Maxim chips help trim space requirements in dashboards

  • 19-May-2014 03:25 EDT
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Maxim’s power management IC reduces space and noise in instrument clusters.


Whether design teams are trying to cram more features and functions into dashboards or striving to increase efficiency, design groups want chips that save space and reduce weight. Maxim Integrated Products is focusing on these challenges with a pair of products that reduce board space and let engineers transition to lighter-weight cabling.

Maxim unveiled two devices aimed at reducing space in cramped dashboards. The 3.12-GB/s Gigabit Multimedia Serial Link SerDes chipset lets designers of high-resolution automotive infotainment systems use lighter, less expensive coaxial cables. The other device, the MAX16993 power management IC (PMIC), squeezes three channels into a chip that can operate with smaller external components, cutting board space requirements in half.

The PMIC, designed primarily for instrument cluster and center stack displays, consumes just 25 μA of quiescent current, meeting automaker requirements that limit instrument cluster module consumption to less than 100 μA in standby mode. The chip integrates a high-switching-frequency controller and two output converters capable of 3 A each, reducing space requirements over discrete designs.

“Users can save more than 50% in board space versus using three separate dc-dc converters and larger external components,” said Dan Dempsey, Executive Director in the Automotive Business Unit at Maxim Integrated. “Running at 2.1 MHz lets designers use smaller inductors and capacitors. Instead of using parts packaged in metal cans, we let them use ceramic capacitors, which are much smaller.”

He noted that this frequency also helps electronic designers avoid interference with AM bands. Normally, dc-dc converters operate in lower frequencies so they must be shielded to avoid this interference. But at 2.1 MHz, all AM bandwidth noise is eliminated, Dempsey said. The PMIC also trims power consumption, which is getting increased attention as automakers struggle to meet tighter fuel consumption rules.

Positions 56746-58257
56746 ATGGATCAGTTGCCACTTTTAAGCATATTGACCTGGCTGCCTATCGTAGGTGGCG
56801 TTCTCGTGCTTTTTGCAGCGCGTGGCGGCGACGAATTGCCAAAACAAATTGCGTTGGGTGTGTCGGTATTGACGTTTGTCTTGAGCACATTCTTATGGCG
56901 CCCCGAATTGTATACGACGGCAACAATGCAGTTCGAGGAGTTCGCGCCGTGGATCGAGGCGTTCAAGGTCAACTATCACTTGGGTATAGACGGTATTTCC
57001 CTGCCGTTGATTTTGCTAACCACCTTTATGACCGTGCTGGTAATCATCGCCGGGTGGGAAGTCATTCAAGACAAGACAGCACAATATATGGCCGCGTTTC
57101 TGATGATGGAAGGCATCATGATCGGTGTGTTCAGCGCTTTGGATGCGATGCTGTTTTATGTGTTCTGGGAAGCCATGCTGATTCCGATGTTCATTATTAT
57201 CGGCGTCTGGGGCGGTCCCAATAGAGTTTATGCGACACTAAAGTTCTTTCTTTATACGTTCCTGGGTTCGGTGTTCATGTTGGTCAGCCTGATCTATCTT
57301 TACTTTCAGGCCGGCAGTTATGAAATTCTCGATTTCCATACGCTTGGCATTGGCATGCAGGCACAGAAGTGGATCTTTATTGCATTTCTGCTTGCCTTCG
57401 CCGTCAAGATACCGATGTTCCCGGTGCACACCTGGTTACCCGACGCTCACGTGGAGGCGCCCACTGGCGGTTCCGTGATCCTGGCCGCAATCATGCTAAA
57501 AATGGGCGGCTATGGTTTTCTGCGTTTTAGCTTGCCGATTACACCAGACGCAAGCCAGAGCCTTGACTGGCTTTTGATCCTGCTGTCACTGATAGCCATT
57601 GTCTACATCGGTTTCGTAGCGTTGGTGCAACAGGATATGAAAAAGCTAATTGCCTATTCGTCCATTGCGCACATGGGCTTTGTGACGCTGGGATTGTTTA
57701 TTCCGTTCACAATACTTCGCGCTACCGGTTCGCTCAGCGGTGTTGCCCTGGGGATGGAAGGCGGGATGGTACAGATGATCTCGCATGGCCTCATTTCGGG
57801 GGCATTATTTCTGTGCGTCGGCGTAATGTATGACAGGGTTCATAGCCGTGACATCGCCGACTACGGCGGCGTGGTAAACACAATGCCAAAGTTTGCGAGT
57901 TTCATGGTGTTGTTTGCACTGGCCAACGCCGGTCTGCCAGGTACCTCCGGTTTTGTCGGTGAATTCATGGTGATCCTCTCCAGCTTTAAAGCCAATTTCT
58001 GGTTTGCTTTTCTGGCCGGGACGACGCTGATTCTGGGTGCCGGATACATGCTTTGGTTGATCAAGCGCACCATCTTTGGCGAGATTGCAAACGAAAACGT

“As carmakers focus more on emissions and low power electronic components, more are using dc-dc converters instead of low dropout (LDO) regulators,” Dempsey said. “When you go from an LDO to a dc-dc converter, you’re going from somewhere around 50% efficiency to 80-90% efficiency.”

The three channels can be set to work with parts that have different voltages. For example, channels may be linked to conventional 5-volt ICs or to lower voltages like 3.3 V.

The SerDes chipset lets developers transition from the shielded twisted pair cables now common in infotainment systems to coax cables, which can trim cabling weight by 50%. It also extends cable lengths to 15 m (49 ft) to support rear-seat entertainment displays.

Each serializer and deserializer improves EMI performance by offering spread-spectrum capability without requiring an external spread-spectrum clock. The chipset can work with high-resolution center stack and rear-seat displays while also supporting megapixel camera systems. The chips can drive 1920 x 720 pixel displays with 24-bit color resolution.

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